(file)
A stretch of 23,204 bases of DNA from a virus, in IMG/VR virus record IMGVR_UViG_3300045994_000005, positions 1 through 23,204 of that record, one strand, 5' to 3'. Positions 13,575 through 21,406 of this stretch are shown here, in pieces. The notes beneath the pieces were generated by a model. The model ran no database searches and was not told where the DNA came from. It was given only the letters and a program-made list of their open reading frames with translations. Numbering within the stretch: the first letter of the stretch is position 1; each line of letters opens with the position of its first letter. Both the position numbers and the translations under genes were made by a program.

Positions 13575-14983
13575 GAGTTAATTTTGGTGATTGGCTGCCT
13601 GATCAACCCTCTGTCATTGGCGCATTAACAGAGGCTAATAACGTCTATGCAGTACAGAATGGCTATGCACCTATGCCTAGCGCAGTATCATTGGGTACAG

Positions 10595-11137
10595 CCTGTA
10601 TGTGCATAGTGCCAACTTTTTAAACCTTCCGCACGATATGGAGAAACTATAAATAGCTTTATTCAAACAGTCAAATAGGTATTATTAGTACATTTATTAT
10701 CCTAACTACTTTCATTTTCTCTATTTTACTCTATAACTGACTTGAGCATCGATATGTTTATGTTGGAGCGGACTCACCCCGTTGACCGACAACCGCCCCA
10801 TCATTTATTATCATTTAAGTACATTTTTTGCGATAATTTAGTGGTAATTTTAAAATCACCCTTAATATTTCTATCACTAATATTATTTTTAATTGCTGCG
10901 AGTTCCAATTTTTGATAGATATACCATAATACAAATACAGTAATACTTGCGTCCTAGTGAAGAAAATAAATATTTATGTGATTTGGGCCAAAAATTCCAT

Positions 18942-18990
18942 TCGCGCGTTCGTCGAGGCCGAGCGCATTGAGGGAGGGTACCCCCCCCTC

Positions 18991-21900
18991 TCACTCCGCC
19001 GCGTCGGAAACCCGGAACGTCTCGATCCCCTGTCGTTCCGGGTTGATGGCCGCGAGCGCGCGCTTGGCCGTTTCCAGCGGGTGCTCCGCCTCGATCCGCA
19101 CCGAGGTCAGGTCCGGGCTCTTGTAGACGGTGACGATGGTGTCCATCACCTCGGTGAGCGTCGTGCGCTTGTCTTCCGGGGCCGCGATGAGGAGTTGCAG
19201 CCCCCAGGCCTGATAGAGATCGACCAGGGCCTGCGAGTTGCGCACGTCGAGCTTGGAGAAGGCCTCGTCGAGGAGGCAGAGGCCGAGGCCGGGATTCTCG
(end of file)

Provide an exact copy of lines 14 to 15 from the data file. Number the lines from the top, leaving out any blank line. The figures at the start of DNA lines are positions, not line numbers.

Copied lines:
18991 TCACTCCGCC
19001 GCGTCGGAAACCCGGAACGTCTCGATCCCCTGTCGTTCCGGGTTGATGGCCGCGAGCGCGCGCTTGGCCGTTTCCAGCGGGTGCTCCGCCTCGATCCGCA